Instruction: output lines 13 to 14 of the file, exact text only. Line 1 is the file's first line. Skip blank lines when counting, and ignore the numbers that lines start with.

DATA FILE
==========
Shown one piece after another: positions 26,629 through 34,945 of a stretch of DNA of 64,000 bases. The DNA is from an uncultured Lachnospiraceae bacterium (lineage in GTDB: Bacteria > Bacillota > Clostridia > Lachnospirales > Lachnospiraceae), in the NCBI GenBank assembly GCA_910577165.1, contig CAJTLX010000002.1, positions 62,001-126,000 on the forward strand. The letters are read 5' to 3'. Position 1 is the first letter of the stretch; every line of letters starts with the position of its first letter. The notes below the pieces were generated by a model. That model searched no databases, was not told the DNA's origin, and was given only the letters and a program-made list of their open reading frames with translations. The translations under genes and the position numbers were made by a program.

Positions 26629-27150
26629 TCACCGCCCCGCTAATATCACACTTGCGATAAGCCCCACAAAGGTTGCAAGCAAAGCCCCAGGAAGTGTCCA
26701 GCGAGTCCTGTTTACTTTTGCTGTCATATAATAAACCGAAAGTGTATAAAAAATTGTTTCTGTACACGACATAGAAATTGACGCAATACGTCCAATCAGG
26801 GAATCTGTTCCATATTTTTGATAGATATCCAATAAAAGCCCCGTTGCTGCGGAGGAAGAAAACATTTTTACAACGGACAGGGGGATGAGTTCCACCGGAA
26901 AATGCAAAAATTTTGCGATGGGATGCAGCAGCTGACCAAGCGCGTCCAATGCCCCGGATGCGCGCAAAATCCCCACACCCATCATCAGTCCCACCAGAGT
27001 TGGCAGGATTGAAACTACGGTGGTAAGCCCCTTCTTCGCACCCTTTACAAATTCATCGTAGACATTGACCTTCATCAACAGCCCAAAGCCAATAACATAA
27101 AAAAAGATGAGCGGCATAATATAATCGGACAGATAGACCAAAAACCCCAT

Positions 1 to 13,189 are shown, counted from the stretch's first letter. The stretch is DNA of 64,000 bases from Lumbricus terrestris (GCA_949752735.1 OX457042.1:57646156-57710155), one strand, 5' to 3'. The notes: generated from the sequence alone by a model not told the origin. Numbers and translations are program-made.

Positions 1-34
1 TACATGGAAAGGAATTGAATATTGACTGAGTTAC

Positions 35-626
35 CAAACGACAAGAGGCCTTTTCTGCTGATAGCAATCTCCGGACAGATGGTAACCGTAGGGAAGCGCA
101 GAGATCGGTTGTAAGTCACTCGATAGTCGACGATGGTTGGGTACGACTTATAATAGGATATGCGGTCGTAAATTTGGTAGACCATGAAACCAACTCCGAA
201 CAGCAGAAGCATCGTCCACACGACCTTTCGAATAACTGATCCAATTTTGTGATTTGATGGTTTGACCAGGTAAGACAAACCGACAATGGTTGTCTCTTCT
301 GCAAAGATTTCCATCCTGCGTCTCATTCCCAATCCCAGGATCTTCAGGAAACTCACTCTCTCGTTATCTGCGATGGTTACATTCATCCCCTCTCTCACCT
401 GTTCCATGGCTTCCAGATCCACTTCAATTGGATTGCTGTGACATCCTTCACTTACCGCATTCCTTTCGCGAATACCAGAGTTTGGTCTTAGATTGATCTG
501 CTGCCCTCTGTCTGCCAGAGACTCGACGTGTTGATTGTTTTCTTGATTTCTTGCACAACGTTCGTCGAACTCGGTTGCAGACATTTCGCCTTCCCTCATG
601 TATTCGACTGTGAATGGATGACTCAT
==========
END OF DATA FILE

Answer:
35 CAAACGACAAGAGGCCTTTTCTGCTGATAGCAATCTCCGGACAGATGGTAACCGTAGGGAAGCGCA
101 GAGATCGGTTGTAAGTCACTCGATAGTCGACGATGGTTGGGTACGACTTATAATAGGATATGCGGTCGTAAATTTGGTAGACCATGAAACCAACTCCGAA